The Giants and Dodgers were in the midst of a pennant race in August of 1965 — the Giants trailed by just 1 1/2 games. Obviously, the teams didn’t like each other. The biggest crowd of the season poured into Candlestick Park for the Sunday afternoon game. Marichal started for the Giants, Koufax for the Dodgers.
And right away, the fireworks began. Marichal buzzed Maury Wills and Ron Fairly, sending each batter to the dirt. Koufax threw what the Los Angeles Times called “a token fastball that sailed far over Willie Mays’ head” — Koufax was a famous pacifist who hated even throwing the ball too close inside. This was as close to the edge as he tended to go.
There was a lot of back-and-forth taunting and threatening and screaming after the pitch.
Marichal led off the bottom of the third inning. All game long, apparently, Marichal and Dodgers catcher Johnny Roseboro had been jawing back and forth. At one point, according to Felipe Alou, Roseboro told Marichal if he didn’t shut up, he’d get one in his ear. Marichal didn’t shut up.
Koufax threw just two pitches, the first was a strike. The second pitch was inside; it’s not clear how far inside it was. The newspaper accounts barely mentioned it. Either way, that was not the thing that set off Marichal. No, instead, he said that Roseboro’s throw back to the mound hit his ear. The Dodgers — including Roseboro — disputed this. “The ball didn’t touch him,” Roseboro insisted.
Even now, though, Marichal is convinced that Roseboro was trying to start a fight.
Here’s what Marichal says happened next: He turned to confront Roseboro and was greeted by numerous insults of his mother. He boiled, and then Roseboro stepped toward him, and Marichal thought a swing was coming. “I wasn’t trying to hit him,” Marichal wrote in his autobiography, “Juan Marichal.” “I was trying to stop him.”
That’s how Marichal remembers it. Others remember differently. The home plate umpire that day, Shag Crawford, said he didn’t see or hear anything that should have set off the fight. Roseboro insisted he didn’t say a word. The truth in such stories is never easy to find.
What we do know is that Marichal swung his bat and hit Roseboro in the head. He opened up a two-inch gash, and blood started pouring out, and Koufax raced in to get the bat away, and Mays reached in to help Roseboro, and the benches cleared, and it was 14 minutes of mayhem.
None of us wants to be remembered for our worst moment; it isn’t fair. But you also can’t take back a moment like that. Marichal was handed the largest fine in baseball history up to that point and was suspended for nine days. Many thought he should have been thrown out of baseball for life. Many thought he should have been arrested and jailed. Roseboro eventually sued Marichal and was awarded a $10,000 settlement.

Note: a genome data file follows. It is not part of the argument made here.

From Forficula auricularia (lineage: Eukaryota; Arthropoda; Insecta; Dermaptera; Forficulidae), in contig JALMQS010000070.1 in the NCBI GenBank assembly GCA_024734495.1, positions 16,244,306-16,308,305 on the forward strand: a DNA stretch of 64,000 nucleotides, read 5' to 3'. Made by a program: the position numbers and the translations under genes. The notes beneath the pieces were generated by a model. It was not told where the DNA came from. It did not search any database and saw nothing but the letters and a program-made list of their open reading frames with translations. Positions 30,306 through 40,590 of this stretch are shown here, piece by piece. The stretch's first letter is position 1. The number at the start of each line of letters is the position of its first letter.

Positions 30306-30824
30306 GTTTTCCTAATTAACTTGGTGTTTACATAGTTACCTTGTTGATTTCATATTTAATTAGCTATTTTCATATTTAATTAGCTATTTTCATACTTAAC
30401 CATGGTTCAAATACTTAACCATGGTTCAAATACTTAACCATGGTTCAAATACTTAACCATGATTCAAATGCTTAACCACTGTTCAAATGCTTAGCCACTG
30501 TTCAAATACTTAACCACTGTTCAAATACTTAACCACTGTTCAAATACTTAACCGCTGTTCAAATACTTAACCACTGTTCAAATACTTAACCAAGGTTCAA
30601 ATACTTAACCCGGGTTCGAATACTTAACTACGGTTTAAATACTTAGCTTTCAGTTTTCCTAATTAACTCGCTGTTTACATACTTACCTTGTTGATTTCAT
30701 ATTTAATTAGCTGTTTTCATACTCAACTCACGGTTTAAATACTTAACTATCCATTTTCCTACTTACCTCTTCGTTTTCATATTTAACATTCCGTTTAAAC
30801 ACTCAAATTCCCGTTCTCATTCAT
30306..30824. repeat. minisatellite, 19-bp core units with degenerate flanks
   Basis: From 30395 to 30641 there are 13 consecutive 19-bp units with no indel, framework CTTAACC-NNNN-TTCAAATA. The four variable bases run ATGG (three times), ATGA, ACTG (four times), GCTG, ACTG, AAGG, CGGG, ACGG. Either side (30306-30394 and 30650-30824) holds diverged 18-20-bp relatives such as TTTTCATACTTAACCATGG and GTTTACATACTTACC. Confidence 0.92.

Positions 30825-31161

Marichal retired in 1975 — strangely playing his last game for the Dodgers. In 1981, he was on the Hall of Fame ballot for the first time — and received just 58.1 percent of the vote. “I can only assume they’re still punishing the guy for hitting John Roseboro on the head with a bat,” Tom Barnidge wrote in the St. Louis Post-Dispatch.
“I thought he was the best pitcher in the league,” Bob Gibson said sadly.
The next year, Marichal came closer — but still finished seven votes shy of election.
“Certain writers in Southern California,” Steve Daley wrote in the Chicago Tribune, “have never forgiven Marichal for swatting John Roseboro with a bat some years ago; they leave him off the ballot for that reason alone.”
Finally, in 1983, he made it with a solid 84 percent of the vote and went into the Hall of Fame with Brooks Robinson.
“I do not like talking about that moment,” Marichal says now. “It was wrong. There’s nothing else I can say. It was wrong. I wish I could take it back. But wishes like that do not come true.”
As mentioned, in 1975, at age 37, Juan Marichal signed with the Los Angeles Dodgers. It was not a popular move. A Long Beach columnist named Bud Tucker wrote, “In an altogether appalling move, the Dodgers enlisted Juan Marichal. … To hell with that noise, the restless mob replied. It wouldn’t matter if the guy could win 25 games. Adolph Hitler is Adolph Hitler and Juan Marichal is Juan Marichal.”
“Juan Marichal playing for the Dodgers,” Jim Murray wrote in the Los Angeles Times, “is like King Faisal at a bar mitzvah, Brezhnev at a White House prayer meeting, it’s the chickens inviting the fox to dinner.”
But then the final word came down from the unlikeliest source — Johnny Roseboro held a press conference to welcome Marichal. And things settled down. Marichal pitched only two games for the Dodgers and he knew that he simply didn’t have anything left. So he retired.
“He’s one helluva nice guy,” Dodgers teammate Joe Ferguson said.
“It takes a lot of courage to do what he did,” Steve Garvey said.
Marichal returned to the Dominican Republic, where he had a banana and rice farm. He was friends with Johnny Roseboro for the rest of Roseboro’s life.